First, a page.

Originally published on Wed November 5, 2014 8:43 am
The dog's name was Hamlet.
He lived at the house known as Big Pink, in the woods near Woodstock, and during the summer of 1967, responsibility for his care was shared by Bob Dylan and members of The Band. Hamlet was on the scene during the fruitful recording of The Basement Tapes, part of the storied atmosphere that led to one of the most vivid chapters in American music.
Originally published on Sun October 26, 2014 5:31 pm
Through the decades, classical cellists have studied the masters: Pablo Casals, Mstislav Rostropovich, Jacqueline du Pre. AC/DC doesn't quite make that list — but cellist Maya Beiser loves playing their music.
Beiser gives some of her favorite rock and blues numbers — like AC/DC's "Back in Black" and Led Zeppelin's "Kashmir" — a modern cello workover on her new album, Uncovered.
An abundance of facial hair is not restricted to the sensitive male indie-rocker set. Three of the four players in the Danish String Quartet could easily pass for hipster Brooklyn beard farmers. "We are simply your friendly neighborhood string quartet with above average amounts of beard," the group's website says.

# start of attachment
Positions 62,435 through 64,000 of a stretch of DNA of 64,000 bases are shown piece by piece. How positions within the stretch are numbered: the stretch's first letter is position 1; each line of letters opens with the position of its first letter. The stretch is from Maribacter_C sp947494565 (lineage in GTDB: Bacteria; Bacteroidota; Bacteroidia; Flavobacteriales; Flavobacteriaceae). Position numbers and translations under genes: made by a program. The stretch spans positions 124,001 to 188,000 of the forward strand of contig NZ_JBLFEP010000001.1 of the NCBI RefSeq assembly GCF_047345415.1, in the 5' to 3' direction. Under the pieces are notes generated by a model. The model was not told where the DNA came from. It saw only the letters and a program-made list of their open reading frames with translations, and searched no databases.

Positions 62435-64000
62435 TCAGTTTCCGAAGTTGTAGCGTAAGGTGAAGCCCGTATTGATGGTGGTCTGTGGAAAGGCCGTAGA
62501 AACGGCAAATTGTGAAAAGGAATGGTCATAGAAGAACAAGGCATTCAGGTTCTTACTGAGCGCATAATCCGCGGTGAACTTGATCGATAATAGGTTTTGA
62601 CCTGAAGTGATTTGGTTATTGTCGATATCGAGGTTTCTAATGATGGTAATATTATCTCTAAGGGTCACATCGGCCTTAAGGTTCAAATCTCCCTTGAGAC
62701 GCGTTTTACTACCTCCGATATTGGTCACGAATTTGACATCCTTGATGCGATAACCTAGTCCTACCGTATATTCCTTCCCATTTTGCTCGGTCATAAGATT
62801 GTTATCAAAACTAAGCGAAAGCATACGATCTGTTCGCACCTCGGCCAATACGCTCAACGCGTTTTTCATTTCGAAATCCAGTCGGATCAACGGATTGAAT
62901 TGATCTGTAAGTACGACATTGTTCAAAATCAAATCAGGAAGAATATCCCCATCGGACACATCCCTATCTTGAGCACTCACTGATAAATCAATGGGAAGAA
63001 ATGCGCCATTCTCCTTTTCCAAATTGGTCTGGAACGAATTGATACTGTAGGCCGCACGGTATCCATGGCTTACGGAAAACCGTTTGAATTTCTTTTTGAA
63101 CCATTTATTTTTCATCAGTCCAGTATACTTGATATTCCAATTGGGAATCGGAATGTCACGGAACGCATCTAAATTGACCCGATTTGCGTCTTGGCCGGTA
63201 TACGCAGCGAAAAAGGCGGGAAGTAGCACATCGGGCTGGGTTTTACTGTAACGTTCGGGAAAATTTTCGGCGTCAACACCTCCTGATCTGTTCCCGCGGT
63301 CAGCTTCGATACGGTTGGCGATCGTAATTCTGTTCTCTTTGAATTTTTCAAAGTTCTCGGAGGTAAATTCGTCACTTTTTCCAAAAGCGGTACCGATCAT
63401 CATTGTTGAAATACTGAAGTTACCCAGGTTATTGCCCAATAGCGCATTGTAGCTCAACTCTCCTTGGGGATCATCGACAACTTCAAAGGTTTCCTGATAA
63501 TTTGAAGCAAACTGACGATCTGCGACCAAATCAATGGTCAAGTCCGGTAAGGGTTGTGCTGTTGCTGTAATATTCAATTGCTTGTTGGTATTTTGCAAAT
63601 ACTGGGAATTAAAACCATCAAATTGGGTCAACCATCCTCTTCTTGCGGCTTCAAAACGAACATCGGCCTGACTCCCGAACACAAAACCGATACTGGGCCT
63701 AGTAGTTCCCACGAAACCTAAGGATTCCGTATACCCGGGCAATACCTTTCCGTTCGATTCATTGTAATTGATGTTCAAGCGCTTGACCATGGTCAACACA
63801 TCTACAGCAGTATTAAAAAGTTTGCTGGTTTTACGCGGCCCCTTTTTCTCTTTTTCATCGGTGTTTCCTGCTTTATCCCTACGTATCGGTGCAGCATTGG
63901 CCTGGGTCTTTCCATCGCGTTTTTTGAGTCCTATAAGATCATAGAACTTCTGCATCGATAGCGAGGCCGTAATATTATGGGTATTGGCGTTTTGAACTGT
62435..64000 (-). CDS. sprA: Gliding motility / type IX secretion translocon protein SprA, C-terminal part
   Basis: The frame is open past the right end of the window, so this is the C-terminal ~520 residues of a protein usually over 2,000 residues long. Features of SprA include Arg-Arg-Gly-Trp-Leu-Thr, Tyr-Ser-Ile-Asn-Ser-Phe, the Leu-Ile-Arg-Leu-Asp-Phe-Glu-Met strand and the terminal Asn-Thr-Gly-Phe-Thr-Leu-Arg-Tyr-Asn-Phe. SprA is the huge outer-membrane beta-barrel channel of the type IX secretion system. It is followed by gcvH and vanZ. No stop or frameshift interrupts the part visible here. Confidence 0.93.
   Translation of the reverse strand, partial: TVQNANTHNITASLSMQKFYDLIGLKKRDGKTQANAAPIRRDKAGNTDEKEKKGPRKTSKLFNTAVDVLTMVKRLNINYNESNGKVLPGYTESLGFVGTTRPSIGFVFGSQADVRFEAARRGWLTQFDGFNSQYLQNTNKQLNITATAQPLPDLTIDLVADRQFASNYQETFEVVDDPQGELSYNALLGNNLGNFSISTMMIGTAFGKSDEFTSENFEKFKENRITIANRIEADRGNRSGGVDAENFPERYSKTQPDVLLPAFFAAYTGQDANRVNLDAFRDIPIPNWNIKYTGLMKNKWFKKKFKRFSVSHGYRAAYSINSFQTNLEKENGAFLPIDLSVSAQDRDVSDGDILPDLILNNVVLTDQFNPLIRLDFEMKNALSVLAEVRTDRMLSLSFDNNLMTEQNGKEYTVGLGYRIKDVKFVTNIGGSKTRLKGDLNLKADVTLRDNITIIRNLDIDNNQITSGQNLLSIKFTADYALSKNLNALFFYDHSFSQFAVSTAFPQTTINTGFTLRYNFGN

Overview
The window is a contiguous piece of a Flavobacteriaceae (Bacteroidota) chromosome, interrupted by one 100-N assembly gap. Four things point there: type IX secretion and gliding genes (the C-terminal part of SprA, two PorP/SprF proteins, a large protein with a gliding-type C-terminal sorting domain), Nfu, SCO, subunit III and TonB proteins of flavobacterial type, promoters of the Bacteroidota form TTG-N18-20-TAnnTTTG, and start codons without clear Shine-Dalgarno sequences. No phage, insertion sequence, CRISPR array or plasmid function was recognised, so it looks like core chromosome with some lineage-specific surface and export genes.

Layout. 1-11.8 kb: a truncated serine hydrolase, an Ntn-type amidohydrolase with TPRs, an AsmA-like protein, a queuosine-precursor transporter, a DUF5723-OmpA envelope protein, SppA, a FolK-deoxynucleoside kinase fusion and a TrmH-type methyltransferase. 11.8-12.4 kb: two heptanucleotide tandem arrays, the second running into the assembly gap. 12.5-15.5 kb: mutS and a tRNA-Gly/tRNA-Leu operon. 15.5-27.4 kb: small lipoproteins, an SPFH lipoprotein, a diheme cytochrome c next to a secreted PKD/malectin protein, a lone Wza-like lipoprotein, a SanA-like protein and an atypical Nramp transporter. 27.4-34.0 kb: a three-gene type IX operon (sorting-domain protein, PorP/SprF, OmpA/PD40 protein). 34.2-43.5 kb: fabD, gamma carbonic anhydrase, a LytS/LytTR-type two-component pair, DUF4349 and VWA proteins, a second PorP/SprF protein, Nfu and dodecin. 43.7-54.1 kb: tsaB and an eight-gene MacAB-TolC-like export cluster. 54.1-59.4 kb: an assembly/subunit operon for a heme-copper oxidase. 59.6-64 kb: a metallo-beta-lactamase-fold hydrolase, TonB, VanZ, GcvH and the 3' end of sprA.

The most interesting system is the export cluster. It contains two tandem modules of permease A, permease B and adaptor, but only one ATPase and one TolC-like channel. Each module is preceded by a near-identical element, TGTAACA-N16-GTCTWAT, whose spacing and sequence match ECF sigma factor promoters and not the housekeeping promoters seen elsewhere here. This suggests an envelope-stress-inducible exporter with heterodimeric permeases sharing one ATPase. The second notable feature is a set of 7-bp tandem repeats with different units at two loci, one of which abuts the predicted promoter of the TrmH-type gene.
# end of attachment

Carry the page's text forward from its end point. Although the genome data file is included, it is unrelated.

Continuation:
Yet what's really important about the ensemble is how they play — and judging from this performance behind Bob Boilen's desk, these Nordic lads possess warmth, wit, a beautiful tone and technical prowess second to none.
Originally published on Fri November 7, 2014 7:26 pm
Blue Note Records turns 75 this year, and to celebrate, Washington, D.C.'s John F. Kennedy Center for the Performing Arts hosted a concert featuring some of the record label's living legends and rising stars. From the early years with co-founder Alfred Lion to the revitalization under Bruce Lundvall, Blue Note Records has become and remained one of the most iconic brands in jazz.
World Cafe's guest today is Hiss Golden Messenger, the North Carolina folk-rock duo of M.C. Taylor and Scott Hirsch. The pair, originally from California, relocated to the East Coast when Taylor decided to study folklore at the University of North Carolina.
Denmark may be small — smaller than West Virginia — but its musical impact is disproportionately big. Since the late 19th century, some of the best symphonists have hailed from the Scandinavian country, and though they may not be household names in the U.S., their works have influence far beyond their homeland.